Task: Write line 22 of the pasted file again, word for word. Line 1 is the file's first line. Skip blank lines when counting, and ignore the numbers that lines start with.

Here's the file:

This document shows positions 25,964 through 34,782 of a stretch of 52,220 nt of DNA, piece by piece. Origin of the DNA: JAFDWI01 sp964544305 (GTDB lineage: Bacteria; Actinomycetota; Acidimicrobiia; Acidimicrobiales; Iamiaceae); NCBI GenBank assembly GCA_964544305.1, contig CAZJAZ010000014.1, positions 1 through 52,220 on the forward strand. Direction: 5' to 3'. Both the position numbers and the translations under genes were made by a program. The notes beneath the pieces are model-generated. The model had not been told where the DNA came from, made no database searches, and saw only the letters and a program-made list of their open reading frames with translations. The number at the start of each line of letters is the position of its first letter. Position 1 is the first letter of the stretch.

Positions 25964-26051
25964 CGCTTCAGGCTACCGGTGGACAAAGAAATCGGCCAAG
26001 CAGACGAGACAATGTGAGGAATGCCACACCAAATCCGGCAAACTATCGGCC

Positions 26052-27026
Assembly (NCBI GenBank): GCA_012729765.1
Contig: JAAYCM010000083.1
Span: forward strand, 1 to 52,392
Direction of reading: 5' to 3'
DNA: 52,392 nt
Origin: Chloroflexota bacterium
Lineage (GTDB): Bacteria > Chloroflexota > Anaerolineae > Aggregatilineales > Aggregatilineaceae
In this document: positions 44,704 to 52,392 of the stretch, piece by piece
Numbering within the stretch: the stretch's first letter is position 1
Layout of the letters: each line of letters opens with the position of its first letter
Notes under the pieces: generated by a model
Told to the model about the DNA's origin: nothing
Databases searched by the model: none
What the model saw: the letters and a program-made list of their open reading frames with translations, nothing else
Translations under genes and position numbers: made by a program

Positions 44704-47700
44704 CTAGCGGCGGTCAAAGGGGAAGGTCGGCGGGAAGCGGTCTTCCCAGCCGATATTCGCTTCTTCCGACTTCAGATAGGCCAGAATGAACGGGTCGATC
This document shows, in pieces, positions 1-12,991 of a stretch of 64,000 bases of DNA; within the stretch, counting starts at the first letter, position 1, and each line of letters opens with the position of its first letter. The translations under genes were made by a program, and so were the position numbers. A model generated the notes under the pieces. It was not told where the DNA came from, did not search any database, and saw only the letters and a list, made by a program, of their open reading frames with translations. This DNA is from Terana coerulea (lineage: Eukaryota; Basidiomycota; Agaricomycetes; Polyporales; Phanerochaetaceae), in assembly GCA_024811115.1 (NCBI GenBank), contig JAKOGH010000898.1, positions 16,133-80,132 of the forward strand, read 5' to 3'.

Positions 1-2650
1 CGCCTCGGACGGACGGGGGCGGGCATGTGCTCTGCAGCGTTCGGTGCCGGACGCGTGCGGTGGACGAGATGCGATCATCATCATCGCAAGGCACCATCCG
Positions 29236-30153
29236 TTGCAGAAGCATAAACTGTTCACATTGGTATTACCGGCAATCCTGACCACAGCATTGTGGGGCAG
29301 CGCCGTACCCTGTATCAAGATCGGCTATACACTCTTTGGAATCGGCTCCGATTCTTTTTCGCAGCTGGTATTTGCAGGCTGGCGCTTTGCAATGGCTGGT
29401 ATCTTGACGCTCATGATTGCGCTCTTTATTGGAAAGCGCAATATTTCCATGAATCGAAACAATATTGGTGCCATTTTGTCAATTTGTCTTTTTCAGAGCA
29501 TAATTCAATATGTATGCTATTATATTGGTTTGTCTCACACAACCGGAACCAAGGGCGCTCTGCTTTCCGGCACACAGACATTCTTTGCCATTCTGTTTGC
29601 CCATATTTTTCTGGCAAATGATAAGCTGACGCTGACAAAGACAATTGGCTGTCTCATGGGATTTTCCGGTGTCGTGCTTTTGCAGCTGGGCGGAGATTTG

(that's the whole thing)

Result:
44704 CTAGCGGCGGTCAAAGGGGAAGGTCGGCGGGAAGCGGTCTTCCCAGCCGATATTCGCTTCTTCCGACTTCAGATAGGCCAGAATGAACGGGTCGATC